Rationality of belief or: why savage's axioms are neither necessary nor sufficient for rationality [Book Review]

Synthese 187 (1):11-31 (2012)
Abstract
Economic theory reduces the concept of rationality to internal consistency. As far as beliefs are concerned, rationality is equated with having a prior belief over a “Grand State Space”, describing all possible sources of uncertainties. We argue that this notion is too weak in some senses and too strong in others. It is too weak because it does not distinguish between rational and irrational beliefs. Relatedly, the Bayesian approach, when applied to the Grand State Space, is inherently incapable of describing the formation of prior beliefs. On the other hand, this notion of rationality is too strong because there are many situations in which there is not sufficient information for an individual to generate a Bayesian prior. It follows that the Bayesian approach is neither sufficient not necessary for the rationality of beliefs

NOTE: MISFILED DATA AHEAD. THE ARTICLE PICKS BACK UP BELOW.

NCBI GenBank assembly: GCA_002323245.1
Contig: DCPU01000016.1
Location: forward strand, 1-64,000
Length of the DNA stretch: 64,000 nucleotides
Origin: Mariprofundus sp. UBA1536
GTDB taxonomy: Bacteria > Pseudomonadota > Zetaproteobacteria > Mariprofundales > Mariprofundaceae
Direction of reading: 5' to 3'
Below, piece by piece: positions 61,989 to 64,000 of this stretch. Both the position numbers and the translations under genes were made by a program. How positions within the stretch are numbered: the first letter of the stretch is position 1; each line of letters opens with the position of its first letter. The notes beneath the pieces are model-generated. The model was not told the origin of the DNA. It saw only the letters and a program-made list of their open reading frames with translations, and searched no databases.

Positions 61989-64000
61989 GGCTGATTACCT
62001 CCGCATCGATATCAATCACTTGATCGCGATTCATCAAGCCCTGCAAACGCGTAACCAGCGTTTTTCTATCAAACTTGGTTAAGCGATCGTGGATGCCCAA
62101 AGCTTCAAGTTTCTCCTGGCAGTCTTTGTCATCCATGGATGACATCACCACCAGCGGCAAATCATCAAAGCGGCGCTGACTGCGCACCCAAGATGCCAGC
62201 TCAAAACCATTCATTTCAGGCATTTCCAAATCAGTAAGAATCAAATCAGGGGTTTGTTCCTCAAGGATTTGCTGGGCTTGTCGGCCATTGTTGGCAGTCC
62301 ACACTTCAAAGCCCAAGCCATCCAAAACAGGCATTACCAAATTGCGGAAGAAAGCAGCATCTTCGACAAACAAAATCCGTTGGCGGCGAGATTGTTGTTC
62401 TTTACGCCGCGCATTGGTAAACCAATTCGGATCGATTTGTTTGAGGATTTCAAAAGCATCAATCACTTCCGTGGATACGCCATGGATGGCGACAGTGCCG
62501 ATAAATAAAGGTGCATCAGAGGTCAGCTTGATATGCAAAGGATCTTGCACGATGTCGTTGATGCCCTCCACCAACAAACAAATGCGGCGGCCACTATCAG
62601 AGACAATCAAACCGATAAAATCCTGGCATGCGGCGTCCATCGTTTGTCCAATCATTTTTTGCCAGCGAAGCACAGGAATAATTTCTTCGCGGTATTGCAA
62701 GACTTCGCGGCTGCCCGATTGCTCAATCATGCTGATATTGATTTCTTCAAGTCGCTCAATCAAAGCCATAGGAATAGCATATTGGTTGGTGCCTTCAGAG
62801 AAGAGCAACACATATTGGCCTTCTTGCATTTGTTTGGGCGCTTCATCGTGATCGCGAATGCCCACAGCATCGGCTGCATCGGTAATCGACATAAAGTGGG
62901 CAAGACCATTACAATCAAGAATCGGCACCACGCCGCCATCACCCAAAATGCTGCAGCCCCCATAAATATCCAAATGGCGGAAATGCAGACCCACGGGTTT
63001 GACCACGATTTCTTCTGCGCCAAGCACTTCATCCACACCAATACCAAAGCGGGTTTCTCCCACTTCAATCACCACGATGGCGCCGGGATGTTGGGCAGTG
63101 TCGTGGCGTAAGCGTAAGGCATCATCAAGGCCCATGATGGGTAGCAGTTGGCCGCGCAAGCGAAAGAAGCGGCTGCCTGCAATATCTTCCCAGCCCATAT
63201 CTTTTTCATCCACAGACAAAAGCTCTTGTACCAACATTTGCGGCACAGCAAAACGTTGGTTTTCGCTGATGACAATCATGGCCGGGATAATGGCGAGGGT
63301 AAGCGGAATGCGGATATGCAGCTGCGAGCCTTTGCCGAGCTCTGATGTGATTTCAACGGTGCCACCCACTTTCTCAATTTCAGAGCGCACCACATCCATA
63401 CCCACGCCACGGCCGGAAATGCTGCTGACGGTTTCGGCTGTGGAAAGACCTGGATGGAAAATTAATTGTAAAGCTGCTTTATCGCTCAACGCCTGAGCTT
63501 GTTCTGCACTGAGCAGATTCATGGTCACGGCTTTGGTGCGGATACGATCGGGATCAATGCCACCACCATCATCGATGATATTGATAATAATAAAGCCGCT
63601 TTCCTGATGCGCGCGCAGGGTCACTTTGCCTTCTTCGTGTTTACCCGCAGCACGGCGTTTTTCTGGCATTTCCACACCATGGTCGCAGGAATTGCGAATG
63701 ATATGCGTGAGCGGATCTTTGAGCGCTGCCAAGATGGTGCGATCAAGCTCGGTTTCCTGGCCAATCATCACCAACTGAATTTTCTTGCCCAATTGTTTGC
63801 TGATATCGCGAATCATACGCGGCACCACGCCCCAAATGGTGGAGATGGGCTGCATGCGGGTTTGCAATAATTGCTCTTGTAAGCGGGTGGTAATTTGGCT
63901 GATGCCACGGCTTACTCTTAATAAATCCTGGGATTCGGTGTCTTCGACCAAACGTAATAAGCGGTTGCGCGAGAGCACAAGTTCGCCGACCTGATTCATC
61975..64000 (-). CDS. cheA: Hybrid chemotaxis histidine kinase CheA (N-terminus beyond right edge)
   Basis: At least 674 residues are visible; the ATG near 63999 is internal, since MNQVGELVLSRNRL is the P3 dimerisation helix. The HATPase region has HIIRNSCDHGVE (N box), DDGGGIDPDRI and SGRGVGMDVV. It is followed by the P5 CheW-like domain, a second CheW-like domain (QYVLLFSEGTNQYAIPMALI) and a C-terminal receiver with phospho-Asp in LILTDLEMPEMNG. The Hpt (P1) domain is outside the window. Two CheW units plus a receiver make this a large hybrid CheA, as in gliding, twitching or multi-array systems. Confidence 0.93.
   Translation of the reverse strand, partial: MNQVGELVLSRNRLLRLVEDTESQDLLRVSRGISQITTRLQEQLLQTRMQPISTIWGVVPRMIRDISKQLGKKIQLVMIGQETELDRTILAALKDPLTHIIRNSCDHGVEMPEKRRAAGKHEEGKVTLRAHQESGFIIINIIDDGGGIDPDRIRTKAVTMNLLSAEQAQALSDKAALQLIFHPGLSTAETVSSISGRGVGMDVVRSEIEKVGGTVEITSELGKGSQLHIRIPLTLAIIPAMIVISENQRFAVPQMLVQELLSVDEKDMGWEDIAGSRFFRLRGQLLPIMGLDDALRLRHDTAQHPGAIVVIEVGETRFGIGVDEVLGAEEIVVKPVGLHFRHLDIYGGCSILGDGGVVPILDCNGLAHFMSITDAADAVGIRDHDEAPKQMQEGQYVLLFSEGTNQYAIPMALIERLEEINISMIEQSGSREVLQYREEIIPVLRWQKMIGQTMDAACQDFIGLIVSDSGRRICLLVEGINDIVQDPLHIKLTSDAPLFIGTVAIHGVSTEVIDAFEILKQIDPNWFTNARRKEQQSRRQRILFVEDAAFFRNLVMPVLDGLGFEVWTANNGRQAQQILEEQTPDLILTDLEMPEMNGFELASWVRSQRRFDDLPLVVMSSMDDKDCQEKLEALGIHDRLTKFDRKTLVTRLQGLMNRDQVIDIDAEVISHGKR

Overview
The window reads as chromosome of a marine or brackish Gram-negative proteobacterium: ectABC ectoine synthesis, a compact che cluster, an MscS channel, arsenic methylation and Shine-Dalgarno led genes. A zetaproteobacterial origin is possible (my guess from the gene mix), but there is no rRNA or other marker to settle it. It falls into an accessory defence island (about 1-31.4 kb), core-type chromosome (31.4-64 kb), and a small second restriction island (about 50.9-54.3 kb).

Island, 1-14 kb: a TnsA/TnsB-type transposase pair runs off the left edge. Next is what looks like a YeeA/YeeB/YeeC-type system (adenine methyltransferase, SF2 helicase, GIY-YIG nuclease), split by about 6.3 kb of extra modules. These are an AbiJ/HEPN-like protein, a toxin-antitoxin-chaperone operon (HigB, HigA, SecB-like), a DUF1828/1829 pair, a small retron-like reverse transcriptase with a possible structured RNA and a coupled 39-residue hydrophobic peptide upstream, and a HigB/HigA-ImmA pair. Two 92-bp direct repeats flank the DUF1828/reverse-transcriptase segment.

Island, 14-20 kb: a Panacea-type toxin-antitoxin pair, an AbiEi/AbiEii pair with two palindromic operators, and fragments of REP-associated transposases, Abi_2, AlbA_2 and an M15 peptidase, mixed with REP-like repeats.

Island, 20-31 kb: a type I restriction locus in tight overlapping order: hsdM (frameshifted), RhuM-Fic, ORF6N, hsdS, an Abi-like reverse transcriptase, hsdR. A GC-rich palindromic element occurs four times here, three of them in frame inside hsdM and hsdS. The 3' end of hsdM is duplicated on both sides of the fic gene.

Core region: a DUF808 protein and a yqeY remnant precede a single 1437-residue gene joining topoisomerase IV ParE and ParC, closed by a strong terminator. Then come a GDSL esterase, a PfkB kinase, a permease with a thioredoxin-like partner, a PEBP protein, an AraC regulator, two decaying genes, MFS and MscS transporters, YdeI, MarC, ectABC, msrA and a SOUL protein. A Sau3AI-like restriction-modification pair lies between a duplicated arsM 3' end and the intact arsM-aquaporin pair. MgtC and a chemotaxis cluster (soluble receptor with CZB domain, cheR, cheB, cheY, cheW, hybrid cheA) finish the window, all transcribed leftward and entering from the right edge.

Keywords Probability  Rationality  Beliefs  Bayesian paradigm  Savage axioms
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References found in this work BETA
Rudolf Carnap (1952). The Continuum of Inductive Methods. [Chicago]University of Chicago Press.
Alan Hajek (2008). Dutch Book Arguments. In Paul Anand, Prasanta Pattanaik & Clemens Puppe (eds.), The Oxford Handbook of Rational and Social Choice. Oxford University Press.

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